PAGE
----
Murderer of Kennewick man dies on death row

Thirty-five years after Kennewick college student Mike McMahan was shot in a Texas river bottom, his murderer reportedly has died in jail as he awaited hearings for a retrial.

Janna McMahan, Mike's sister in West Richland, was notified Friday by a prosecuting attorney that Ronald Chambers, 55, died Thursday.

He had spent more than half of his life on death row for the 1975 abduction and shooting of the 22-year-old Texas Tech University student and his date, Deia Sutton.

"I have just gone through every emotion today," Janna said.

Chambers death does not bring her brother back, but it's a huge relief that there will not be another trial, she said.

Janna and her parents sat through three trials for Chambers as one death sentence conviction, then another, was overturned. Janna was set to fly to Texas in early 2007 to witness Chambers' execution when Justice Antonin Scalia of the U.S. Supreme Court granted a reprieve on the third conviction.

"It takes the life out of you going through this all again," Bennie McMahan, Mike's mother, said then. She and Mike's father, Mabry, still lived in the Kennewick house where Mike grew up in 2007, but Mabry died later that year and Bennie died in 2009.

"I wish my parents had lived to see it," Janna said. She wanted them to know that Chambers would not get another trial.

She feared that on the fourth trial -- which was for just the penalty -- too much time had passed for Chambers to again get a death sentence.

The McMahan family had been concerned that Texas did not have a life-without-parole penalty when Mike was killed, and that if Chambers was not again sentenced to death, he would be eligible for parole.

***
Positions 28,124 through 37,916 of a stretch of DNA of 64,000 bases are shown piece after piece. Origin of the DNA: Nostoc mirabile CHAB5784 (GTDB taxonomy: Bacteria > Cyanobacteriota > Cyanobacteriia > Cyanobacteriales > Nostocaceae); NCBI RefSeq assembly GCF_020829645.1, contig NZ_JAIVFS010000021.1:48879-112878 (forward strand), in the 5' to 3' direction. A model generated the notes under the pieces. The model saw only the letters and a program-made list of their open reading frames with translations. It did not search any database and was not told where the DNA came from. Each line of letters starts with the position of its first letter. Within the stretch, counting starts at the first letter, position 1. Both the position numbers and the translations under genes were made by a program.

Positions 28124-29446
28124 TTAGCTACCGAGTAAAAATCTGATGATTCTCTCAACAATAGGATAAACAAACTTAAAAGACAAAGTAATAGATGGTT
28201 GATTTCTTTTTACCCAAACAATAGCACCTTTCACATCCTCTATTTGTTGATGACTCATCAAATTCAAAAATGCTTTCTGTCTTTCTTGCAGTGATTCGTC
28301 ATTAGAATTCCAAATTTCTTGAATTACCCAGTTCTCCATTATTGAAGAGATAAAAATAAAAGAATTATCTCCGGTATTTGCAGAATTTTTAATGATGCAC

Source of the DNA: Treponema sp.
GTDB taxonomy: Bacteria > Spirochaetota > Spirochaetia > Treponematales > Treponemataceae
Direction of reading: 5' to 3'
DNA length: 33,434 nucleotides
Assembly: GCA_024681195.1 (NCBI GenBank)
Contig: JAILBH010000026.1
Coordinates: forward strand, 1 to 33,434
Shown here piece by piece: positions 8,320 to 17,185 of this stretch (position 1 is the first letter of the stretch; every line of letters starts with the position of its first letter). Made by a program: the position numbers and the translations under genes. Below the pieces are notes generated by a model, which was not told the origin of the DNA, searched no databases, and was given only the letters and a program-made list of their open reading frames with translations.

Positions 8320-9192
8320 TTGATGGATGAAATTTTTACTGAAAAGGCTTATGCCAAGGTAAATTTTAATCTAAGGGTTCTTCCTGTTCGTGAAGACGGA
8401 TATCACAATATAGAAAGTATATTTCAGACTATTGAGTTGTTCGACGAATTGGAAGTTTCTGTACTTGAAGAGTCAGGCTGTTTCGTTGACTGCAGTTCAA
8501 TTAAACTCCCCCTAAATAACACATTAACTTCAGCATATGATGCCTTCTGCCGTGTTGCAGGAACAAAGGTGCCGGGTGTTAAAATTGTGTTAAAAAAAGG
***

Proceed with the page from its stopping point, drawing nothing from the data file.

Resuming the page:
Mike was Janna's only sibling. He graduated in 1971 from Kennewick High, where he played tennis. He was a good math student and dreamed of attending Texas Tech, just like his dad, a Westinghouse-Hanford engineer.

In 1975, Mike was a senior engineering student at the university in Lubbock.

That April, he visited Dallas to attend a student engineering conference. As he was leaving a nightclub about 12:45 a.m. with Sutton, they were approached by two men armed with a handgun and a shotgun, the Herald reported at the time.

Mike and his friend were forced into Mike's Camaro and driven to the Trinity River. The two men took the $25 in their wallets and told them to walk through the mud toward the river. As they faced the river, two shots were fired and both fell to the ground, the Herald reported.

When the two men heard Mike call out to ask his friend if she was all right, Chambers came back to the river's edge and beat Mike with the butt of the shotgun until he died. The second man beat Sutton and held her under water until she passed out.

But Sutton survived to crawl several blocks for help and later testify against Chambers. At his initial trial, the jury took less than 30 minutes to reach a decision.

But the verdict was overturned on appeal after questions were raised about whether a psychiatrist who interviewed Chambers had made clear that anything he said could be used as evidence.

A second trial was held in 1985. But the guilty verdict was overturned because there was not a black person on the jury and Chambers was black.

The third trial was in 1992, but on appeal Chambers' attorney had argued that a jury instruction did not specify that factors such as character evidence and Chambers' upbringing in government projects could be considered in choosing the sentence.

A federal appeals court decision reversed Chambers' death sentence and the Supreme Court declined to review the decision in 2008. The new sentencing trial was set for June.

No information was available Friday evening on how Chambers died. He remained listed on the Texas Department of Criminal Justice website as having been on death row longer than any other prisoner in the state.